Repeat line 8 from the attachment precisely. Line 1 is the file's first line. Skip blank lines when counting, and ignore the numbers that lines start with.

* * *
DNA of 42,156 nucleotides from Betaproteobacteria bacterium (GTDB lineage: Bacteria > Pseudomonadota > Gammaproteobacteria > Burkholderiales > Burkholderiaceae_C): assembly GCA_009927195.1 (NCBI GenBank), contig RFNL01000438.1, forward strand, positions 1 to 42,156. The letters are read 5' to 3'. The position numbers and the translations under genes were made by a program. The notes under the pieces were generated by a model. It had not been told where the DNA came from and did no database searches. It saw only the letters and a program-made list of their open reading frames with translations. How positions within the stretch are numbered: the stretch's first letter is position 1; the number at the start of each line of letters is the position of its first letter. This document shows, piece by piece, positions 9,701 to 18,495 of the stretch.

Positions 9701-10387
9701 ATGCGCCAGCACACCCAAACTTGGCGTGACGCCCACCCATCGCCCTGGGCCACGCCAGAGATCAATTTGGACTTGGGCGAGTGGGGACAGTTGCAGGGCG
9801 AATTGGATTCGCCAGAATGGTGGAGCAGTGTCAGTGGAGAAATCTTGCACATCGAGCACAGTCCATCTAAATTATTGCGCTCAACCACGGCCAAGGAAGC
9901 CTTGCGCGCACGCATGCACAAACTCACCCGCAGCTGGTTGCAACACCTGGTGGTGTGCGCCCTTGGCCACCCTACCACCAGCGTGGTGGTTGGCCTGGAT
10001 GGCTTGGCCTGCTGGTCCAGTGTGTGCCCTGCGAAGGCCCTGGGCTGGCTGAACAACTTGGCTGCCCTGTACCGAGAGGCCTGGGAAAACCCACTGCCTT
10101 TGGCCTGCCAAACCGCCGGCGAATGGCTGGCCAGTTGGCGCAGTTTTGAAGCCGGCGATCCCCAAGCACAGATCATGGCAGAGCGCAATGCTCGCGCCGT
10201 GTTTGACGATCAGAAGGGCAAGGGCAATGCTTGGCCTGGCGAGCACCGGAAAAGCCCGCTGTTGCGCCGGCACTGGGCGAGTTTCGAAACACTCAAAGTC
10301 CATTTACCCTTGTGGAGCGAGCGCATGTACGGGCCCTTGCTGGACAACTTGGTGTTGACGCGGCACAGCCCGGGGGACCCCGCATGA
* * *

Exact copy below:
10201 GTTTGACGATCAGAAGGGCAAGGGCAATGCTTGGCCTGGCGAGCACCGGAAAAGCCCGCTGTTGCGCCGGCACTGGGCGAGTTTCGAAACACTCAAAGTC